Let me explain – the hardest working athletes are not the ones making the most money. The most talented ones in any sport are not often described as being “hard working” The person who is putting in 12 hour days, sweating and plodding along? Getting the job done and earning very little reward? Do people get promoted within the organization on work ethic alone? Isn’t usually because they know someone, have a natural knack for something, have more “education”, or were just in the right place at the right time? I’m not saying that hard work goes unnoticed.
Coaches, managers, leaders – they often go out of their way to acknowledge and praise hard-workers. They are held up as examples to the others and given momentary spotlights, but in the end, it’s not the attribute that brings success. I have seen a lot of hard-working people get treated unfairly over my career in all avenues of life. The person that quietly goes about their business and bothers no one is rarely acknowledged. The person who has a knack for doing a lot of things well is “too valuable” to move to higher positions of authority. Hard working people are often not vocal enough to “too their own horn” and get noticed, so they are not noticed (they believe their work speaks for itself). How many people do you know that are the fall guy to get stuff done? If no one else wants to do it, we know the guy or gal we can count on to get ‘er done, right? Am I wrong?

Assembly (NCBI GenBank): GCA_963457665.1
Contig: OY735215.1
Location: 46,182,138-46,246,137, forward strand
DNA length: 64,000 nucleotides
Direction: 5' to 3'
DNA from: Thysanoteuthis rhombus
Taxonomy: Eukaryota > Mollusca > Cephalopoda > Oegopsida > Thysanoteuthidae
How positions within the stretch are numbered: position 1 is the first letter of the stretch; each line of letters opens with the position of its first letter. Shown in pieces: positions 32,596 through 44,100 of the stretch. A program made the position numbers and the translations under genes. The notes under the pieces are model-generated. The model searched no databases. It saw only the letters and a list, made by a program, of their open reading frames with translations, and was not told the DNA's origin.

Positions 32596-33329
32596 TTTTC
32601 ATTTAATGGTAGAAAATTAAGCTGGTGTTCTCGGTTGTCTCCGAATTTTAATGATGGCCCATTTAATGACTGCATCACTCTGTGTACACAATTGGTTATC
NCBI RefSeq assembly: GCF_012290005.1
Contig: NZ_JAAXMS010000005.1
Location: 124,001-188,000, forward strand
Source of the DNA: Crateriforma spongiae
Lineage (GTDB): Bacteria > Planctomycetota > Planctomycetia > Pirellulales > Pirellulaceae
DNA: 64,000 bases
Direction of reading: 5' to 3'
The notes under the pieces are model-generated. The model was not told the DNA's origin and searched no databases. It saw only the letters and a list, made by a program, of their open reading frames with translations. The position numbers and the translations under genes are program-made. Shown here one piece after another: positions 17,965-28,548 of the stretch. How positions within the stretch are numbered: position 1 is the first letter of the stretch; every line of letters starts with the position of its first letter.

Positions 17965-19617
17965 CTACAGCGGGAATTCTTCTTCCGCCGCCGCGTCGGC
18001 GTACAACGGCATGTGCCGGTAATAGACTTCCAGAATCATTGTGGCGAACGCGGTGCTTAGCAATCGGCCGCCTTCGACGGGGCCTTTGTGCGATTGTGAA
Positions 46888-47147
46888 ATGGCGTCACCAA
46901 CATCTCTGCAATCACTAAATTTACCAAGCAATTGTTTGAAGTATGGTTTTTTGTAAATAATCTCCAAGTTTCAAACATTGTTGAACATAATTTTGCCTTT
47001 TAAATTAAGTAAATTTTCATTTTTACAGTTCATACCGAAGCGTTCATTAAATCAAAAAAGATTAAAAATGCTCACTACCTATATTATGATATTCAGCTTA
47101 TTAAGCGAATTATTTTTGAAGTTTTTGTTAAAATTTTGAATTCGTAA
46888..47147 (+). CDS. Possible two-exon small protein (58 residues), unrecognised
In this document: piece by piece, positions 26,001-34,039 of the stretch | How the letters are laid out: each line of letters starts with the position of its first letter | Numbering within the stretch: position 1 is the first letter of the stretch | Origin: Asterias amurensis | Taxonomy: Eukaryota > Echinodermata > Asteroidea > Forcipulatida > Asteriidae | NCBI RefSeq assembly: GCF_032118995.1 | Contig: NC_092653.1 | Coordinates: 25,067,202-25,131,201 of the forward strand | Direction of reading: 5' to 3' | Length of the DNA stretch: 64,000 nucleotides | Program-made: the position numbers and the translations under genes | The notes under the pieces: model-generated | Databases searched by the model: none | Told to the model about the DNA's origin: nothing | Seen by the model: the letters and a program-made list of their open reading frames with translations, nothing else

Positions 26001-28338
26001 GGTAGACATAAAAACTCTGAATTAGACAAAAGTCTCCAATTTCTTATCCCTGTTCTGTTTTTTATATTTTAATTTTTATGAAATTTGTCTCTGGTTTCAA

So what value is “working hard”, and why should we work hard, or expect those we lead work hard as well if there isn’t a visible payoff? Well, there’s 2 things here I want to say.
Number 1 – as a leader, if you have people in your organization that work hard – make sure you acknowledge them and take a deep, accurate look at how you treat them. Are you taking advantage of them? More importantly – you, the hard-worker. Why should you work hard? Do you work hard for a reward (pay, promotion, or...